- John 14:6, “Jesus said to him, “I am the way, and the truth, and the life. No one comes to the Father except through me.” (ESV)
- Hebrews 7:25, “Consequently, he is able to save to the uttermost those who draw near to God through him, since he always lives to make intercession for them.” (ESV)
Methodists honor saints, including Mary. They are encouraged by their stories, impacted by their testimonies, and mimic them in their obedient devotion to God.
Like other Protestants, Methodists enthusiastically celebrate the lives of believers no longer living on earth, but they don’t revere them in the way Catholicism teaches. (Also see Do Methodists Wear Crosses?)
What Did John Wesley Believe About Mary?
John Wesley expressed great respect for believers no longer living on earth and believed it was important for churches to recall their biographies and testimonies. Yet he thought that certain Catholic doctrines about Mary crossed the line and were unbiblical. (Also see Do Methodists Believe in Purgatory?)
As the comparison table above shows, Wesley and other early Methodists didn’t believe in the doctrine of the Immaculate Conception or the Assumption of Mary. Wesley thought these doctrines were unbiblical and didn’t support teaching them in Methodist churches.
Did Wesley believe Mary was a perpetual virgin?
Yes. Unlike some Methodists today, Wesley believed that Mary remained a virgin. Those who believe this doctrine argue that Jesus was Mary’s only biological child and his siblings, mentioned in the Gospels, are his half-brothers and sisters.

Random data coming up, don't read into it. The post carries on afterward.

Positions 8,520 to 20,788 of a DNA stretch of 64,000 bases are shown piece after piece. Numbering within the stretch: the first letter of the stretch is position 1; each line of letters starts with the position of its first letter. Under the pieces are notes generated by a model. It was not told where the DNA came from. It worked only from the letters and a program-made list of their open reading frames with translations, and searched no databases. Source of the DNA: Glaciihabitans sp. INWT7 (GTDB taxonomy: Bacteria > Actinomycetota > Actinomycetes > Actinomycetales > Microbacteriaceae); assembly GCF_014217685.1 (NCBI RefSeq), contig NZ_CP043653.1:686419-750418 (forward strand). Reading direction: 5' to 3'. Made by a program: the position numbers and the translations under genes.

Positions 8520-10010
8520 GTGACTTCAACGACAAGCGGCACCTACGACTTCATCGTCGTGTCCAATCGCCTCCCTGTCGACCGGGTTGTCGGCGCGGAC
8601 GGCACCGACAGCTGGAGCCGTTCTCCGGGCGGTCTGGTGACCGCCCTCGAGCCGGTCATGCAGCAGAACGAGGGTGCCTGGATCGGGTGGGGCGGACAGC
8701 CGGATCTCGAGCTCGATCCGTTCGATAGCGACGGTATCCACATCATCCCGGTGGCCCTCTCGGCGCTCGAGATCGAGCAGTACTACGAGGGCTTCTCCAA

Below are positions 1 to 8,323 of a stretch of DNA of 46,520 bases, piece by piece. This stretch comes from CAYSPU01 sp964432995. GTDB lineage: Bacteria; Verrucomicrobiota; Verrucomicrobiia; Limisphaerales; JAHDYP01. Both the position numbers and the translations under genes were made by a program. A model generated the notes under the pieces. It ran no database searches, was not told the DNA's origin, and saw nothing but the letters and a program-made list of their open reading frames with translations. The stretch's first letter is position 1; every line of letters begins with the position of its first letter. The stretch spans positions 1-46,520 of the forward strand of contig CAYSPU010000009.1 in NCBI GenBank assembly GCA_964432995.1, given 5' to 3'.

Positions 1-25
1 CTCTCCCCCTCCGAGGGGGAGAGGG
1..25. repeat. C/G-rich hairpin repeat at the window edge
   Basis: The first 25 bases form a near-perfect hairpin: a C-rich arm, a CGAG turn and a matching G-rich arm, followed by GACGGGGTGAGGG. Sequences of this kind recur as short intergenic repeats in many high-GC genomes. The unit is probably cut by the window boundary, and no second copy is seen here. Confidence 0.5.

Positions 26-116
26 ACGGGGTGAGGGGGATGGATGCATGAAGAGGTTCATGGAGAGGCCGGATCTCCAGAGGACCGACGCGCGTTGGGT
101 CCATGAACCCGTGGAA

Wesley wrote, “I believe that he was made man, joining the human nature with the divine in one person; being conceived by the singular operation of the Holy Ghost, and born of the blessed Virgin Mary, who, as well after as before she brought him forth, continued a pure and unspotted virgin.” 
Did Wesley believe in the Assumption of Mary?
There is no evidence to suggest that Wesley believed that Mary was bodily taken into heaven, avoiding physical death. However, a small number of Methodists hold this belief. (Also see Why Do Methodists Say the Apostles Creed?)
Most Methodists don’t believe the doctrine is biblical. Yet, some argue that since it doesn’t contradict the direct teaching of Scripture is a permissible belief and within the boundaries of Methodist thought.
“We Protestants (for the most part) tend to say something to the effect that, if it is not found in Scripture, it is not held to be required as an article of faith. Thus, the assumption of Mary would not be held as an article of faith (i.e., as a required doctrine).
However, in as much as the Scripture does not say that Mary was not assumed into heaven, and in as much as we do have other instances of some sort of “assumption” in Scripture (e.g., Elijah, as mentioned, before), there seems to be nothing that would require that a Protestant Christian could not have a private “opinion” (in the Wesleyan sense of the term) that agrees with Rome or Constantinople (at least regarding Mary’s assumption).”